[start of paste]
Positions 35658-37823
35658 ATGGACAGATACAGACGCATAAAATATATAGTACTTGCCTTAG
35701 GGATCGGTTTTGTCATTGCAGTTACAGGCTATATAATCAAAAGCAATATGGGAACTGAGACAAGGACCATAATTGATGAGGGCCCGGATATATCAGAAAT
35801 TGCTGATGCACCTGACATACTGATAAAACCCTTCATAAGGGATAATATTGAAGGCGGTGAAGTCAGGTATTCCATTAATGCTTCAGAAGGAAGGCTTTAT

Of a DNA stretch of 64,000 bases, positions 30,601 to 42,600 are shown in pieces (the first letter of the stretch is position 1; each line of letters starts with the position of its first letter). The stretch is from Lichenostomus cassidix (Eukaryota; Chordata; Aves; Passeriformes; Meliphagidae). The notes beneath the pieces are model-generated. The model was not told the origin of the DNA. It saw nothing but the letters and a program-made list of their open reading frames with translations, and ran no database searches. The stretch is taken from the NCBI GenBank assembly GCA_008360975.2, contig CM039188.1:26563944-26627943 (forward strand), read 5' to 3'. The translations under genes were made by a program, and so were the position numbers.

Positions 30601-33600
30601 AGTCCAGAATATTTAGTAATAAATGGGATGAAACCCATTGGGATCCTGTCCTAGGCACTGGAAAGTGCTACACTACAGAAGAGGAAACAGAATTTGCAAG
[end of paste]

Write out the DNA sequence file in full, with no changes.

Positions 35658-37823
35658 ATGGACAGATACAGACGCATAAAATATATAGTACTTGCCTTAG
35701 GGATCGGTTTTGTCATTGCAGTTACAGGCTATATAATCAAAAGCAATATGGGAACTGAGACAAGGACCATAATTGATGAGGGCCCGGATATATCAGAAAT
35801 TGCTGATGCACCTGACATACTGATAAAACCCTTCATAAGGGATAATATTGAAGGCGGTGAAGTCAGGTATTCCATTAATGCTTCAGAAGGAAGGCTTTAT

Of a DNA stretch of 64,000 bases, positions 30,601 to 42,600 are shown in pieces (the first letter of the stretch is position 1; each line of letters starts with the position of its first letter). The stretch is from Lichenostomus cassidix (Eukaryota; Chordata; Aves; Passeriformes; Meliphagidae). The notes beneath the pieces are model-generated. The model was not told the origin of the DNA. It saw nothing but the letters and a program-made list of their open reading frames with translations, and ran no database searches. The stretch is taken from the NCBI GenBank assembly GCA_008360975.2, contig CM039188.1:26563944-26627943 (forward strand), read 5' to 3'. The translations under genes were made by a program, and so were the position numbers.

Positions 30601-33600
30601 AGTCCAGAATATTTAGTAATAAATGGGATGAAACCCATTGGGATCCTGTCCTAGGCACTGGAAAGTGCTACACTACAGAAGAGGAAACAGAATTTGCAAG